- Microsoft's plan to purchase GitHub for $7.5 billion doesn't sit well with a lot of programmers, who are uncomfortable with the tech titan owning a startup that powers a lot of the open source software world.
- But Jim Zemlin, the executive director of the Linux Foundation — which was once at odds with Microsoft — says that the deal could be a good thing for everybody.
- Microsoft has gone on a charm offensive over the deal, with future GitHub CEO Nat Friedman going on Reddit to reassure users that he's committed to winning over the cynics.
When Microsoft announced earlier this week that it was buying GitHub, the startup at the center of the open source software movement, it didn't sit well with many programmers.
The tech titan had spent much of the reign of CEO Steve Ballmer competing fiercely with the very notion of open source — especially Linux, the free and open source operating system that posed an existential threat to the dominance of Windows on desktops and servers alike.
So it's a telling sign of just how much the modern Microsoft has changed under current CEO Satya Nadella that Jim Zemlin, the executive director of the Linux Foundation, actually defended the GitHub acquisition in a blog entry published on Thursday.
"The bottom line: This is pretty good news for the world of Open Source and we should celebrate Microsoft’s smart move," Zemlin wrote.
Zemlin writes that any anger at Microsoft is probably misplaced, and that the company has really come around on the notion of open source. For instance, one of the first things Nadella did in his role was declare that "Microsoft loves Linux," and indeed, this year, Microsoft announced that it was building a version of Linux of its very own.
In fact, Microsoft is a financial backer of the Linux Foundation itself, and contributes to some of its projects. All told, Zemlin says, there's no cause for concern: Just because Microsoft owns GitHub doesn't mean it owns the software hosted there. And the company has the resources, and the incentive, to take GitHub itself to the next level.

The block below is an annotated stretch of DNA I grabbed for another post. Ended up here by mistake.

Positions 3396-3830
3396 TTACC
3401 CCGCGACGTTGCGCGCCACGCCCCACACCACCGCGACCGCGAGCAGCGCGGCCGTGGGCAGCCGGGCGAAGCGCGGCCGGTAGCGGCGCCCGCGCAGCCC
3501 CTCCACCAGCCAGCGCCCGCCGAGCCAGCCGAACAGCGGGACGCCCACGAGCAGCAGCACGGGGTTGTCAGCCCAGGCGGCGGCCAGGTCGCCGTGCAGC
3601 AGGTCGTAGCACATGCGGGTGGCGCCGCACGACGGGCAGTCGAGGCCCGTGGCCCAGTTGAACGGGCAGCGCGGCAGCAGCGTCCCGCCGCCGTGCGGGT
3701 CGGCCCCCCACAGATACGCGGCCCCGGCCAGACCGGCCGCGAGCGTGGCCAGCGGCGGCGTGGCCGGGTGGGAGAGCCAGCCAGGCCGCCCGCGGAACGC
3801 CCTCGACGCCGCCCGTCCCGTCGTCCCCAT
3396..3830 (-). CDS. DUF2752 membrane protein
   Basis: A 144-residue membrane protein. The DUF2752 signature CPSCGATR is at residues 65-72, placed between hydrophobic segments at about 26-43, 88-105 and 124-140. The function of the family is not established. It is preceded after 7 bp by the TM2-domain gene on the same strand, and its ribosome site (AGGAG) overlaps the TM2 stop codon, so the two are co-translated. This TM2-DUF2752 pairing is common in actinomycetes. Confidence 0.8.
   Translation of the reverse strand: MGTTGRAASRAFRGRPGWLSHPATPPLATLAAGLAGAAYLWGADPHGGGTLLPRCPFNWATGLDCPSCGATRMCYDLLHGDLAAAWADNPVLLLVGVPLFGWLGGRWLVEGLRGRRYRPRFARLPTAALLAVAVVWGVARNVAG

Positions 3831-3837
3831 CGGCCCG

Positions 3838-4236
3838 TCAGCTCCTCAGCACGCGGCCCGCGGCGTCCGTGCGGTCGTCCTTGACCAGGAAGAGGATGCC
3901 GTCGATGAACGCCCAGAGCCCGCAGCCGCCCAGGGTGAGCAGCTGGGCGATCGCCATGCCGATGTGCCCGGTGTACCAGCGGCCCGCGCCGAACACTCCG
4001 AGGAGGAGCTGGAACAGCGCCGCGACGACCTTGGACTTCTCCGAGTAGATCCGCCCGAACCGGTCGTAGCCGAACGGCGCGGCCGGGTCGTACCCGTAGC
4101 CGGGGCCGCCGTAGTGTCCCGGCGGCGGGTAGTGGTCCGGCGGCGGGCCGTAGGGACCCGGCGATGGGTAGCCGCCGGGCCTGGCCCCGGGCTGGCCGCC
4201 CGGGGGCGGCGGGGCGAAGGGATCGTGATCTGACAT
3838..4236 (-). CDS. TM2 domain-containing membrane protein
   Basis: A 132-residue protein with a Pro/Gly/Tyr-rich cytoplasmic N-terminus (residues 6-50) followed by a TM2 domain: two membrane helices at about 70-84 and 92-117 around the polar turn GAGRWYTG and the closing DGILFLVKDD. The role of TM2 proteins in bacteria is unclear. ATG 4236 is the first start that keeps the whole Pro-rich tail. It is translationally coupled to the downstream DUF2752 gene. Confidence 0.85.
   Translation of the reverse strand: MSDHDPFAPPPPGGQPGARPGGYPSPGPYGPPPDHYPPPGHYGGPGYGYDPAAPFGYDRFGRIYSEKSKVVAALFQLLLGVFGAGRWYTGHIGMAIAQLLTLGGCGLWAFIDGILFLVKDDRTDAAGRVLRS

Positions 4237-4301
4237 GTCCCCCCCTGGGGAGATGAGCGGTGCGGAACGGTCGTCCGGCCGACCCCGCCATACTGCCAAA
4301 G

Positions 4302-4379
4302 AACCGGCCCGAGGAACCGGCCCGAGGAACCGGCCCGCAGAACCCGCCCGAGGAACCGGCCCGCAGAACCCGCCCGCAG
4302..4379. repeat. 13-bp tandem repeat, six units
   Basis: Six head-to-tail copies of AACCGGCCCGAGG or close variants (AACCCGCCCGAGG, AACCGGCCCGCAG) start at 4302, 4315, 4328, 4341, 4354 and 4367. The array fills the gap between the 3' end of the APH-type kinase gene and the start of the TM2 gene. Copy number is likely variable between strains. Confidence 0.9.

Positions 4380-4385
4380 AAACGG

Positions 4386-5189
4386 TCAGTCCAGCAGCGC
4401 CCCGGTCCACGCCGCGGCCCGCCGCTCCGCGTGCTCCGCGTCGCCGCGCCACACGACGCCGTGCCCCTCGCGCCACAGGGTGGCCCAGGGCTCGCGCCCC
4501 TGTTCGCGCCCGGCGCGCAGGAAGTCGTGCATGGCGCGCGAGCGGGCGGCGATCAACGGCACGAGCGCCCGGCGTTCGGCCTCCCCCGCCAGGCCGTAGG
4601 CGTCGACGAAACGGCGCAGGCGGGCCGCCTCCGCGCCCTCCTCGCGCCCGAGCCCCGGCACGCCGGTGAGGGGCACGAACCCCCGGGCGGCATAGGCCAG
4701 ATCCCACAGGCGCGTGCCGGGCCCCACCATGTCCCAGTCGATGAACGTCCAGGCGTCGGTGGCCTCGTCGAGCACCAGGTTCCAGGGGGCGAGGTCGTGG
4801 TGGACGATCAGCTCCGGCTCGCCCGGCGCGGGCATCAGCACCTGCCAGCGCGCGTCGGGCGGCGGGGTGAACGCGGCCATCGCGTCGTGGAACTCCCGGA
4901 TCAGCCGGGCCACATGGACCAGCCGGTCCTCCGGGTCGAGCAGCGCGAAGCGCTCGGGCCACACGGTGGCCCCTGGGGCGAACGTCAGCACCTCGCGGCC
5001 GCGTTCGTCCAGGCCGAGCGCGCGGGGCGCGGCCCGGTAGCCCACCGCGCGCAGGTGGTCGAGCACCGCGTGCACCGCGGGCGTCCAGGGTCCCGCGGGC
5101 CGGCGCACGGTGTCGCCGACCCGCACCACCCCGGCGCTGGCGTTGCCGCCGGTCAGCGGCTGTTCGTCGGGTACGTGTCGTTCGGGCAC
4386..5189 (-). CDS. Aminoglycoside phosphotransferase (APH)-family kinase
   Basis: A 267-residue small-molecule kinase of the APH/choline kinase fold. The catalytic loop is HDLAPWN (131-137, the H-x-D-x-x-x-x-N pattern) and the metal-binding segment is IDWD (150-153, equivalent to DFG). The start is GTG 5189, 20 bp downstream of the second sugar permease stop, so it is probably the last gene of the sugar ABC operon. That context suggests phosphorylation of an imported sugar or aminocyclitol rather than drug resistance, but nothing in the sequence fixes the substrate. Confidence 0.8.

Still, Zemlin acknowledges that there are "small pockets of deep mistrust of Microsoft in the open source community."
"I will own responsibility for some of that as I spent a good part of my career at the Linux Foundation poking fun at Microsoft (which, at times, prior management made way too easy). But times have changed and it’s time to recognize that we have all grown up – the industry, the open source community, even me," writes Zemlin.
The Microsoft charm offensive
Zemlin is a big name to have won over, given his position. Not everyone is convinced, though, and so Microsoft has been on something of a charm offensive.
Also on Thursday, Microsoft VP Nat Friedman — who will take over as CEO of GitHub when the acquisition closes later this year — did a Reddit AMA (Ask Me Anything) Q&A session, with the goal of allaying some of the biggest fears and conspiracy theories around the acquisition.
Would Microsoft use its ownership of GitHub to pry into the code of competitors like Google and Facebook, who host some of their software projects there? Will Microsoft turn GitHub into an ad-supported business? Does Microsoft plan to cut support for Atom, GitHub's popular code editing software, in favor of its own Visual Studio Code?
No, no, and no, Friedman assured GitHub's users.
Friedman also acknowledged that for some developers, winning their trust will be an uphill struggle, and that some hardliners moved their code from GitHub to competitors like Atlassian BitBucket and the upstart GitLab as soon as the acquisition was announced.
"Developers are independent thinkers and will always have a healthy degree of skepticism, but I admit I was sad to see that some felt compelled to move their code. I take the responsibility of earning their trust seriously," wrote Friedman.
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